Modify Your Estate Plan

You may also want to allow your trust protector to actually make some changes to your trust.  For example, you could allow your trust protector to change the situs (location in which the trust is regulated) to a state that has more favorable asset protection or income tax laws, should the need arise.

You could also give your trust protector the power to amend or revoke the trust agreement, in its entirety or in part; to add or delete specific beneficiaries or classes of beneficiaries; to change the terms of distributions to beneficiaries; even pour into another trust for the same beneficiaries, if your state allows that.  These powers may be extremely beneficial to the trust’s ability to follow your intentions as tax laws change, as well as to protect the assets from potential predators and creditors.

Delegate Responsibilities among Advisors

Traditionally, and still with many trusts, the trustee handles everything – record-keeping, tax returns, distributions, investing, etc.  But over time, people have discovered that it is beneficial to allocate some of this responsibility to different parties that have different strengths.

Consider giving your trust protector the ability to appoint, oversee and substitute other professionals. For example, the management of your trust could be divided like this:
• An Administrative Trustee maintains trust records, accounts, and tax returns. If the trust is governed by laws in a different state (often for tax or asset protection reasons), the administrator will usually be a local institution or professional.
• A Distribution Trustee or Adviser that has discretion and can make or withhold distributions from the trust to the beneficiaries.  Typically this will be an objective third party, which insulates the trustee from pressure and liability associated with the power to distribute trust assets.  This is especially important if a beneficiary’s creditor tries to force distributions from the trust.
• An Investment Trustee or Adviser oversees or directs trust investments, and may be granted specific powers, including:  to hold, maintain or cancel life insurance; to direct the sale or exchange of property; and to open, manage and close accounts. A general trustee is held to the prudent investment standard because of its fiduciary duty and, as a result, has restrictions on the investments it can make.  Having an investment advisor that is not bound by the prudent investor rule or held to the same standard will provide more flexibility in investments.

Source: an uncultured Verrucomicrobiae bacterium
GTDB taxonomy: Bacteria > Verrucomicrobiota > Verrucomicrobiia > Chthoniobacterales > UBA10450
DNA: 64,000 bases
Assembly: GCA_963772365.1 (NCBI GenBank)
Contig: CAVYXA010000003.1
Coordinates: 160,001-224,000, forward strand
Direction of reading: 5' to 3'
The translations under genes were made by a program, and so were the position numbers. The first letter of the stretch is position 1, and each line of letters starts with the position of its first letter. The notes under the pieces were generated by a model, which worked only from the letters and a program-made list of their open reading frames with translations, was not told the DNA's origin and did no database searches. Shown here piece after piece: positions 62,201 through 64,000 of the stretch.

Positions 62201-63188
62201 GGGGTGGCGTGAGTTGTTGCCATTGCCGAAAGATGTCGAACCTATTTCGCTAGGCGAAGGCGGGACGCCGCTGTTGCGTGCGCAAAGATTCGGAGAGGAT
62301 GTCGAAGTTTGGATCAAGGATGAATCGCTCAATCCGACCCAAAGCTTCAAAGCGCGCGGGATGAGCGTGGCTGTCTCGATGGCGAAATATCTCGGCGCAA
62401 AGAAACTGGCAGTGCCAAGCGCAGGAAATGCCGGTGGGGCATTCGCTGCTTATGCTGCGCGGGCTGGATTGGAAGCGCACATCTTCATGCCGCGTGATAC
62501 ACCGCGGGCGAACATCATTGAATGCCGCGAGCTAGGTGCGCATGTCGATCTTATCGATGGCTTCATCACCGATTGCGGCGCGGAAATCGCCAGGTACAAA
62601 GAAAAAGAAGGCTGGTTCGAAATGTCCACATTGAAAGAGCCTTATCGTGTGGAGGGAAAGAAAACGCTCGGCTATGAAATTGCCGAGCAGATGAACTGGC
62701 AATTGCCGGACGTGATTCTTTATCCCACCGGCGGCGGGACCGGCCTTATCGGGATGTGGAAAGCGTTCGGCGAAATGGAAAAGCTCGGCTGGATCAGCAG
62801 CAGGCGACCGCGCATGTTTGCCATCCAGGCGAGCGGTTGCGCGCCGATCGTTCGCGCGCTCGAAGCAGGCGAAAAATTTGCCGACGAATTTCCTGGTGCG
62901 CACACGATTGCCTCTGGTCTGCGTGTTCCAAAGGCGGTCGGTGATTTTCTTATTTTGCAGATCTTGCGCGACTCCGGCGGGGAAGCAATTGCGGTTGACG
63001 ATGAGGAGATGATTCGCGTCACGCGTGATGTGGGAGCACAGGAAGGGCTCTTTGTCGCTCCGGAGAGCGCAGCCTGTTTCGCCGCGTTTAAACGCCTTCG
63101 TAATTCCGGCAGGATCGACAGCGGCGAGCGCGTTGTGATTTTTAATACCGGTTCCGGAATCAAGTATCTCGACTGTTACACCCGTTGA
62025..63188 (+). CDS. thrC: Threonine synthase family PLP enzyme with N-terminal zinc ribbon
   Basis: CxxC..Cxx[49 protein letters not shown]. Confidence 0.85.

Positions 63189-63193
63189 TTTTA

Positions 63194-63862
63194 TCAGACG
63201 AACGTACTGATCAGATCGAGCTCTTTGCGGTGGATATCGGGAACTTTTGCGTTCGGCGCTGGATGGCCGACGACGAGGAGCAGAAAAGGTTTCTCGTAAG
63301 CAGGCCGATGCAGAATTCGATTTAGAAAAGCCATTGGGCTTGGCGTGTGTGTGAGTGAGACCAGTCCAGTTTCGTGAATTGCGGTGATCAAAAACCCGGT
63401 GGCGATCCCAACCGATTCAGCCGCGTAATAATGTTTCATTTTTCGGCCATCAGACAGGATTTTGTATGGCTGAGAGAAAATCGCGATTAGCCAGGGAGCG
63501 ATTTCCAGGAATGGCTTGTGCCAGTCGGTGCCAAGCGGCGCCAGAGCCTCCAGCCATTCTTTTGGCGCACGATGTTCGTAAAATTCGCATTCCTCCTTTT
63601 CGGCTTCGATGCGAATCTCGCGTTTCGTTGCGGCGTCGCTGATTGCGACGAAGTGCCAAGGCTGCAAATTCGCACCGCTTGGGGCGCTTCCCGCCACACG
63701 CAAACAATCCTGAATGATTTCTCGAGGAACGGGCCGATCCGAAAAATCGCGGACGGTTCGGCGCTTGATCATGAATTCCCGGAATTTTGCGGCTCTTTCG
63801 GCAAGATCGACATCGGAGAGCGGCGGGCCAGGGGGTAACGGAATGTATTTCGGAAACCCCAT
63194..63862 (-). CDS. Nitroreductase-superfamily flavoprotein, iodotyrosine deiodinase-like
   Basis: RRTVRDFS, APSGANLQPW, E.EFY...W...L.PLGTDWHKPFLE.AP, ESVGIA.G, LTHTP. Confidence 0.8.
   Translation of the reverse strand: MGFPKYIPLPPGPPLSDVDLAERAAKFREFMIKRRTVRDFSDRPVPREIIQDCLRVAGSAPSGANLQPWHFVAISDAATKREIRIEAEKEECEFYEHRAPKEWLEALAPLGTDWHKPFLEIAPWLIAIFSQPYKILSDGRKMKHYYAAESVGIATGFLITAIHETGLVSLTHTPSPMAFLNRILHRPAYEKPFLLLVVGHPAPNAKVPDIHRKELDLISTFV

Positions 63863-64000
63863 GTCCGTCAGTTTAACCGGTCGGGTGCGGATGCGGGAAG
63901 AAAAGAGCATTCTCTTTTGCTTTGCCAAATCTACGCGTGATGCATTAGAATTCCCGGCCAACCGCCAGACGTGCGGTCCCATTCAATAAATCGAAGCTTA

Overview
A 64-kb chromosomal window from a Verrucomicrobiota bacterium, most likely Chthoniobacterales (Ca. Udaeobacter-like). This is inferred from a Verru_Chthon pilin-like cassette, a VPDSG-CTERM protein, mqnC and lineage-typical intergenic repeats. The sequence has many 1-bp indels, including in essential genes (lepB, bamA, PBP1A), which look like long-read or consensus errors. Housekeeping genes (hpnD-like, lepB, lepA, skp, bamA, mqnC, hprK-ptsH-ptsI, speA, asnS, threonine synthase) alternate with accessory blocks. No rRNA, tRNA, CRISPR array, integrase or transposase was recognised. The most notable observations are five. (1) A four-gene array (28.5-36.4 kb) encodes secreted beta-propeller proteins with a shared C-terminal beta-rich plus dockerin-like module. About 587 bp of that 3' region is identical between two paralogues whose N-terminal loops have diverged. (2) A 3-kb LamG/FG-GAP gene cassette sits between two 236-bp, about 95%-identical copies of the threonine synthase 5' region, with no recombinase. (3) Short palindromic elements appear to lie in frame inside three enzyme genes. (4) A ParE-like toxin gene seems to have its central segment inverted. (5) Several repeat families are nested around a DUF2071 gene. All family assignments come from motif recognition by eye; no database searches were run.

• The “General” Trustee handles everything that is not delegated.

Who Should Serve as Trust Protector?

Ideally, your trust protector should be someone who knows you, your motives, desires, and intentions when you established your trust.  It cannot be you or a family member who is a beneficiary of your trust because of possible tax complications.  An unrelated third party – a family friend, an advisor, the attorney who drafted your trust, or your family CPA – is often the best choice.  They obviously must be willing to serve in this capacity, and your trust document should specify if they are to be paid for their services.

Planning Tip: There is currently very little case law on trust protectors, and they are not required by law to be fiduciaries, as trustees are.  Your trust should clearly state whether you want your trust protector to act in a fiduciary capacity and be held to a higher standard, or not act in a fiduciary capacity.

Who Should Have the Power to Remove or Replace the Trust Protector?

This probably should not be you, unless the replacement is explicitly limited in the document to someone who is not related or subordinate to you.  You could possibly give this power to the beneficiaries or an unrelated third party.  Leaving this decision to the courts would be time-consuming and costly.

Planning Tip: If your plan has asset protection elements, no beneficiary should have the power to remove or replace the trust protector. Doing so could cause your trust to be under the control of a beneficiary and that could put the entire asset protection part of your plan in jeopardy.

Conclusion

The use of trust protectors is an excellent way to provide added flexibility, security and peace of mind in trust planning, especially since you can control how much power the trust protector is given.  If you would like to discuss adding a trust protector to your estate planning, please call our office. We are ready to help.

Test Your Knowledge

1. Using a trust protector is a new concept in estate planning.  True or False

2. A trust protector’s main job is to keep the beneficiaries in line.  True or False

3. How much power you give your trust protector is up to you.  True or False

4. A trust protector can only remove a trustee for very bad behavior.  True or False

5. A trust protector is never permitted to make changes to the trust document.  True or False

6. A trust protector is a good choice to be a mediator between the trustee and the beneficiaries.  True or False

7. Your trust protector should be someone who knows and understands your motives, family values and desires when your trust is created. True or False

8. A trust protector can protect your beneficiaries from a trustee that is not meeting its responsibilities, is overreaching or is not being responsive.  True or False